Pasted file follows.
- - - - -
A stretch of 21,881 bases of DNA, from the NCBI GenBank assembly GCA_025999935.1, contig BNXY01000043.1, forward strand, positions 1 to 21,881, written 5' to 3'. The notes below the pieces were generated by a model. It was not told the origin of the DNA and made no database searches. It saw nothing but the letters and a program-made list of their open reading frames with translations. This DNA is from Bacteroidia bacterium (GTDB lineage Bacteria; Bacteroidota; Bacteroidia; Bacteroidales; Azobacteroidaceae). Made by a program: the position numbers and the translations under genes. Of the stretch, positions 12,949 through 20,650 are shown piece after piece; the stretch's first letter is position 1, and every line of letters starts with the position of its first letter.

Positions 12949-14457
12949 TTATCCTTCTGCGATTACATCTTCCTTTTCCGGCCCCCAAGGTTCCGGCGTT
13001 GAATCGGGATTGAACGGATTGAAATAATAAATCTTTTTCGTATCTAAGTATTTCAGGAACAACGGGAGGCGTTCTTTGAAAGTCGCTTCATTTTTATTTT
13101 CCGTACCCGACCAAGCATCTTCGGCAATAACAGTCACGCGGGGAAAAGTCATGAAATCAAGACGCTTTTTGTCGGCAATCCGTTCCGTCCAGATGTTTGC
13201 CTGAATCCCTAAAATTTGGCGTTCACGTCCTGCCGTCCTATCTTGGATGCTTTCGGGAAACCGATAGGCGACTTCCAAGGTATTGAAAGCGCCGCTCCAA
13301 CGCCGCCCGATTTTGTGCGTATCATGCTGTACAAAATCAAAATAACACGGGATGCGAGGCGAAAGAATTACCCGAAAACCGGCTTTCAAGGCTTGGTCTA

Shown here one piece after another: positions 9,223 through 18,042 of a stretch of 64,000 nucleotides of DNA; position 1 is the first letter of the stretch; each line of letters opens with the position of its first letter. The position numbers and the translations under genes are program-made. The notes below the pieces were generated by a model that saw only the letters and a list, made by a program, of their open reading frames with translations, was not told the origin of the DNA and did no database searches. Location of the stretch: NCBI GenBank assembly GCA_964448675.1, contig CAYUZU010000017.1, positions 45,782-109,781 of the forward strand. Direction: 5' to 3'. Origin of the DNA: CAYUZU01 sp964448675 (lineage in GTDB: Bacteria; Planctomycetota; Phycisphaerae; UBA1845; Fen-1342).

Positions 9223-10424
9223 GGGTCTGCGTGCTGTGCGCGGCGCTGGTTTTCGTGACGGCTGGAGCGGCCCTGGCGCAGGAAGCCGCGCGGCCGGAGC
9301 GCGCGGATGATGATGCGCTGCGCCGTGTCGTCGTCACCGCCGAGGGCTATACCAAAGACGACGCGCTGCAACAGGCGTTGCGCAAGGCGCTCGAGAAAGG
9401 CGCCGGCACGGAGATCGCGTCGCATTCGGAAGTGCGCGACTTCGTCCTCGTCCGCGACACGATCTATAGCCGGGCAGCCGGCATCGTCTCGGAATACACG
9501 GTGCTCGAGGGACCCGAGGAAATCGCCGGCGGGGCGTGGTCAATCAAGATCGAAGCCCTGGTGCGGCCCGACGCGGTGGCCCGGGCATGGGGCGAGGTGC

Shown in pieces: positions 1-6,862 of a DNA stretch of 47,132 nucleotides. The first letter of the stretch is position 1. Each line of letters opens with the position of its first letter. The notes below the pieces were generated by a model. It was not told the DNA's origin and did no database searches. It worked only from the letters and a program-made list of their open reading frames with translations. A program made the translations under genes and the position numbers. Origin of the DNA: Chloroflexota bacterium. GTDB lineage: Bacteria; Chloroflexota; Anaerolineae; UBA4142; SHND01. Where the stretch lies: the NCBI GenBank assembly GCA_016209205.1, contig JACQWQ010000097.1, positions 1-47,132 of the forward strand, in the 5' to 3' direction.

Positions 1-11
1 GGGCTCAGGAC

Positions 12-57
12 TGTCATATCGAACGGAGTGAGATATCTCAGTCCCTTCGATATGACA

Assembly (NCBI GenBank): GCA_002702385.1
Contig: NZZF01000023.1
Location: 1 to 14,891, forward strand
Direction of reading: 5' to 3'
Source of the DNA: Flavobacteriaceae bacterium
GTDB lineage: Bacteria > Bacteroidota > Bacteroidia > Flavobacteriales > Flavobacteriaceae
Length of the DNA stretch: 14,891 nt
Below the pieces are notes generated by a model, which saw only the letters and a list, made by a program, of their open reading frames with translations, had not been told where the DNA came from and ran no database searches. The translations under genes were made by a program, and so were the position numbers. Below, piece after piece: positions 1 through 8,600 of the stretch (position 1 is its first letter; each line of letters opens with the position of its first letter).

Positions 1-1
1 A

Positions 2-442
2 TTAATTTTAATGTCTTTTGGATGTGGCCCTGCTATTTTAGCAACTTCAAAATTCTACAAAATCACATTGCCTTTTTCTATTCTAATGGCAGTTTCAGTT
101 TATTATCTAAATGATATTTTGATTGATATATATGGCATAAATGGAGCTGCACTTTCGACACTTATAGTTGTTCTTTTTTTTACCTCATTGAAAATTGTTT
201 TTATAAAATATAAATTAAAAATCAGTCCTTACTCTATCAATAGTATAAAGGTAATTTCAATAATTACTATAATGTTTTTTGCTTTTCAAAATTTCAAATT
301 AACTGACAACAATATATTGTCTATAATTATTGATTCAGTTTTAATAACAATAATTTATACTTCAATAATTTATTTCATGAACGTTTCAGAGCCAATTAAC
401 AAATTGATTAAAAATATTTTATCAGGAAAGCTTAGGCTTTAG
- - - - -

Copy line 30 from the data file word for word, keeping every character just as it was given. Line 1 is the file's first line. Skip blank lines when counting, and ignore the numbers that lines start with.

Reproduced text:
2 TTAATTTTAATGTCTTTTGGATGTGGCCCTGCTATTTTAGCAACTTCAAAATTCTACAAAATCACATTGCCTTTTTCTATTCTAATGGCAGTTTCAGTT